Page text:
'Fresh Off the Boat' puts focus on Asian-American families
(Please be advised that paragraphs 8 and 9 contain language that may offend some readers)
By Alex Dobuzinskis
LOS ANGELES (Reuters) - Hip-hop loving 12 year-old Eddie Huang just wants to fit in. His Taiwanese immigrant dad Louis is trying to make a go of running a country-style steak house, and mom Jessica finds little in common with her new, white, roller-blading Florida neighbors.
The Huang family is "Fresh Off the Boat" in U.S. network television's first Asian-American family comedy in 20 years, premiering on ABC on Wednesday. And despite a title taken from a common put-down for immigrants, the Asian-American community appears ready for the program.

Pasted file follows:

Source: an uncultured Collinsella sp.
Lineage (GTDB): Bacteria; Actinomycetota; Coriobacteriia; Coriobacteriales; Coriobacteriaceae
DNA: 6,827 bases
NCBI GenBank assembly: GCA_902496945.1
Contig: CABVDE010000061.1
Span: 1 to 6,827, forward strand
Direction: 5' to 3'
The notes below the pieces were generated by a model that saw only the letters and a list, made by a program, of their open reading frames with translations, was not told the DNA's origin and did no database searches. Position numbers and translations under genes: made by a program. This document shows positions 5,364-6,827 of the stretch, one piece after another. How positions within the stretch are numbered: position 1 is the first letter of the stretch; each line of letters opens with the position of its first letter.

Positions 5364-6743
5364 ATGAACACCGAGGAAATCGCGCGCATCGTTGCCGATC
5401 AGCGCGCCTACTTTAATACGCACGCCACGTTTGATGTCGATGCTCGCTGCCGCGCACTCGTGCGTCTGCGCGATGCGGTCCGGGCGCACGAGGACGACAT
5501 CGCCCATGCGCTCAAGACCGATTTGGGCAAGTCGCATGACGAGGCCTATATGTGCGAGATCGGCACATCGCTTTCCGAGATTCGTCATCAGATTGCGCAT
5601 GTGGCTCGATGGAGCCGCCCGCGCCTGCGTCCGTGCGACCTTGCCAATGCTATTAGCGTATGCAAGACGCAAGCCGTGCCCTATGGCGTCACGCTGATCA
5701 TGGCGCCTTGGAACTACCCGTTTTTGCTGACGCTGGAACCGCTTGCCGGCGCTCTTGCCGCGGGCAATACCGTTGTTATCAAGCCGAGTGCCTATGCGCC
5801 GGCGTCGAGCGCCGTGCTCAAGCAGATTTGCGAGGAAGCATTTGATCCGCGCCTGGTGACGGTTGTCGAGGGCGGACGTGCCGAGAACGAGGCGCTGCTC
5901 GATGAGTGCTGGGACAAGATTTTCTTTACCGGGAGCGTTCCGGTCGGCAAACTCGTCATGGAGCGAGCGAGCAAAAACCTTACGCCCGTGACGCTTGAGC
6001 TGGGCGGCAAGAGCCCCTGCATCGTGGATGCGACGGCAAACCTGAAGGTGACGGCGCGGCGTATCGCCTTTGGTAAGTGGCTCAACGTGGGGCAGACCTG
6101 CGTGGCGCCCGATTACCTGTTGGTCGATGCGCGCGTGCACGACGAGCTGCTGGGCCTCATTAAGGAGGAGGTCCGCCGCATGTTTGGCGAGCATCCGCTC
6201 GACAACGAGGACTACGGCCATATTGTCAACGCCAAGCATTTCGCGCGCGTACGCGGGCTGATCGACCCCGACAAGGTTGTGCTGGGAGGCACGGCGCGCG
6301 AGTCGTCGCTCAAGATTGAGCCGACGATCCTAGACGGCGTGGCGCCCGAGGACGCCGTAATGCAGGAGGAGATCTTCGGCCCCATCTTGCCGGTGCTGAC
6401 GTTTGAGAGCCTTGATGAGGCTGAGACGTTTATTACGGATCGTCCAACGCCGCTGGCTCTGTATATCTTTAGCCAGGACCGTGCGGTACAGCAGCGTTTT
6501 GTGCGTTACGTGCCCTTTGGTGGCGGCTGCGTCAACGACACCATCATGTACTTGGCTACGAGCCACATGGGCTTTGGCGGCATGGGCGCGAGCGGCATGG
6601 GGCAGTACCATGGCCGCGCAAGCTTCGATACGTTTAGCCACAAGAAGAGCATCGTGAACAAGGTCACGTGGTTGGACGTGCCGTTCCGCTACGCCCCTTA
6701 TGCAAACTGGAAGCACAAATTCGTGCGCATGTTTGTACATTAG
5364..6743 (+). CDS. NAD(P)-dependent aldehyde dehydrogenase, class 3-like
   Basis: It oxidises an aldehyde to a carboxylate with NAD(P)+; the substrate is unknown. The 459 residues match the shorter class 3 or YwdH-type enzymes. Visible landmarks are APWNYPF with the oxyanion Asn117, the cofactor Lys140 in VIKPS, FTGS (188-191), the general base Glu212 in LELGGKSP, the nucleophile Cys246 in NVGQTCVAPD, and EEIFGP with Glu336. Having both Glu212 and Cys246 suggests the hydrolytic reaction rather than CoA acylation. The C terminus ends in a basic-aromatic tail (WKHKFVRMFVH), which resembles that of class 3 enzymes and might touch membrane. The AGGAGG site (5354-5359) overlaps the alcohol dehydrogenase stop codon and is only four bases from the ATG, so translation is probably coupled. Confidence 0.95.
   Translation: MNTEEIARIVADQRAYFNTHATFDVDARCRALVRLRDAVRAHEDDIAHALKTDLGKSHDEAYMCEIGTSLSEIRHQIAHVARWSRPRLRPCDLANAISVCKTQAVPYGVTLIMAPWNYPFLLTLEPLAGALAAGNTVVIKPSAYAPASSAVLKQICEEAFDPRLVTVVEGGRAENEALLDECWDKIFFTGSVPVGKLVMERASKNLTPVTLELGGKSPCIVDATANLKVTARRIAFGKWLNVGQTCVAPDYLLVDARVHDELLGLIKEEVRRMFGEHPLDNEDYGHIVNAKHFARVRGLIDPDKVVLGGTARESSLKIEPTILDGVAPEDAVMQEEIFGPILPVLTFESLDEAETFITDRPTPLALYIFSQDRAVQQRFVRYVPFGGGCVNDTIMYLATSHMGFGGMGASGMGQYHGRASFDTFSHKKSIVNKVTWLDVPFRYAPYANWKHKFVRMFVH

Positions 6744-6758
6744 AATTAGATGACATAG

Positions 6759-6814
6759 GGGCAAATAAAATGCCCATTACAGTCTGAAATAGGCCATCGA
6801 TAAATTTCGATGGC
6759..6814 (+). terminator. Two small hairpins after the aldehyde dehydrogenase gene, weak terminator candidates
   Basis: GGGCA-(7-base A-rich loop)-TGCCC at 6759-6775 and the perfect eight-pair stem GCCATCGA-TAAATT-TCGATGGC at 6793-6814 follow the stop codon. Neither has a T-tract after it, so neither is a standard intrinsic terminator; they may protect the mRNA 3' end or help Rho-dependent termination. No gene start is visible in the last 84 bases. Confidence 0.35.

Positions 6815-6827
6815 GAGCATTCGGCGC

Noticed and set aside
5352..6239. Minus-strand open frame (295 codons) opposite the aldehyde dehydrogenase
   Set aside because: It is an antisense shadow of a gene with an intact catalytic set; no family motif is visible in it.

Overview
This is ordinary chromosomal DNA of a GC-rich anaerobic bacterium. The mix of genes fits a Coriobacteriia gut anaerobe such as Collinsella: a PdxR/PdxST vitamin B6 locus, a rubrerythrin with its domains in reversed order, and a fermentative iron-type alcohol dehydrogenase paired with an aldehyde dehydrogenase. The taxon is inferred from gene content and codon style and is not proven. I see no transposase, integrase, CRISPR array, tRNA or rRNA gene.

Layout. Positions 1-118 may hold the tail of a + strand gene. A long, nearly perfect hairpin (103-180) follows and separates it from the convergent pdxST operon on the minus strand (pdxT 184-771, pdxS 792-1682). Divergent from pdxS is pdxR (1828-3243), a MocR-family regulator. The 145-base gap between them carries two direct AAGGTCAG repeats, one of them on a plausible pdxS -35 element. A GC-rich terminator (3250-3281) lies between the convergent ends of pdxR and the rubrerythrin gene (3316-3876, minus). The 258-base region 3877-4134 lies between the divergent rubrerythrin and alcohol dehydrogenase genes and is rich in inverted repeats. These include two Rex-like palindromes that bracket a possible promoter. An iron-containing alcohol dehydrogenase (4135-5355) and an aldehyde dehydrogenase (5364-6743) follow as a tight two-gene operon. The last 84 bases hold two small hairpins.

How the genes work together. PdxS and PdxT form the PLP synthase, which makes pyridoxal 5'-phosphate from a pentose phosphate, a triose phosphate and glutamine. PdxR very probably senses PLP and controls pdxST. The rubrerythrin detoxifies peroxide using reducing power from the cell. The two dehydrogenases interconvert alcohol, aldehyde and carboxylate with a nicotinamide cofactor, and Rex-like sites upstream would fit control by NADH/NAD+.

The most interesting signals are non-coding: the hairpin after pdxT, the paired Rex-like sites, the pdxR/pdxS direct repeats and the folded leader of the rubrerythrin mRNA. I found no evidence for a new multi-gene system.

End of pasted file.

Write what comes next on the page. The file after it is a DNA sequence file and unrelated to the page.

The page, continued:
"I thought it was so refreshing," said California Congresswoman Judy Chu after watching an early screening of the program. "It showed a full view of Asian Americans in this country as opposed to a stereotypical image we've had to live with for a long time."
"Fresh Off the Boat" stars Randall Park and Constance Wu, who with their three children move in the 1990s to Orlando, Florida, from Chinatown in Washington, D.C.
The culture-shock comedy was inspired by New York BaoHaus restaurant owner Eddie Huang's best-selling 2013 memoir of the same title. Huang, 32, narrates the TV series and is a producer.
Although Asian-Americans make up about 5.5 percent of the U.S. population according to census figures, it is the first family sitcom about that community on network television since comedian Margaret Cho's "All-American Girl" ran for one season in 1994-95.
"Fresh Off the Boat" pulls no punches over racism. Continued...